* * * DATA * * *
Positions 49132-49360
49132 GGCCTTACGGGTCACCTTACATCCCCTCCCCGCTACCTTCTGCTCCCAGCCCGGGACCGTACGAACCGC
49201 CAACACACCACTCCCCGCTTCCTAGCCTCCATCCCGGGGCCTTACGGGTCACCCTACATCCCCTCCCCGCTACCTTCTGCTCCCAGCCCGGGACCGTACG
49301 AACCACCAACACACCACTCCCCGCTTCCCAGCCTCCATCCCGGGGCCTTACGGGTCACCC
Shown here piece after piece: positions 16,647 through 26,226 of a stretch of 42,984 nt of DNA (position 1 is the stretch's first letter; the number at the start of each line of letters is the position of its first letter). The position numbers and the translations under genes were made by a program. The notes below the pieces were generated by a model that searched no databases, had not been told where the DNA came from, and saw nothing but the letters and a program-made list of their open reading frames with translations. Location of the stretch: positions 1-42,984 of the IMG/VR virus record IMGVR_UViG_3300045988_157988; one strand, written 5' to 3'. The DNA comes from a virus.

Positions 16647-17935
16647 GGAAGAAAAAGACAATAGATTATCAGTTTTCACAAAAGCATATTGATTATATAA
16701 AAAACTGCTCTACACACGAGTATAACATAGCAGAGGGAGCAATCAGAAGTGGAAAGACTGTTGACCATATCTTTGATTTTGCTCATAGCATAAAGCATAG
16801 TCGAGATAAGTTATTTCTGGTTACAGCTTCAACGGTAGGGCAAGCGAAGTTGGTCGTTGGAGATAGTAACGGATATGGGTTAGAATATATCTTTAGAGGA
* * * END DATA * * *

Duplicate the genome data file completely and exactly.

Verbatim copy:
Positions 49132-49360
49132 GGCCTTACGGGTCACCTTACATCCCCTCCCCGCTACCTTCTGCTCCCAGCCCGGGACCGTACGAACCGC
49201 CAACACACCACTCCCCGCTTCCTAGCCTCCATCCCGGGGCCTTACGGGTCACCCTACATCCCCTCCCCGCTACCTTCTGCTCCCAGCCCGGGACCGTACG
49301 AACCACCAACACACCACTCCCCGCTTCCCAGCCTCCATCCCGGGGCCTTACGGGTCACCC
Shown here piece after piece: positions 16,647 through 26,226 of a stretch of 42,984 nt of DNA (position 1 is the stretch's first letter; the number at the start of each line of letters is the position of its first letter). The position numbers and the translations under genes were made by a program. The notes below the pieces were generated by a model that searched no databases, had not been told where the DNA came from, and saw nothing but the letters and a program-made list of their open reading frames with translations. Location of the stretch: positions 1-42,984 of the IMG/VR virus record IMGVR_UViG_3300045988_157988; one strand, written 5' to 3'. The DNA comes from a virus.

Positions 16647-17935
16647 GGAAGAAAAAGACAATAGATTATCAGTTTTCACAAAAGCATATTGATTATATAA
16701 AAAACTGCTCTACACACGAGTATAACATAGCAGAGGGAGCAATCAGAAGTGGAAAGACTGTTGACCATATCTTTGATTTTGCTCATAGCATAAAGCATAG
16801 TCGAGATAAGTTATTTCTGGTTACAGCTTCAACGGTAGGGCAAGCGAAGTTGGTCGTTGGAGATAGTAACGGATATGGGTTAGAATATATCTTTAGAGGA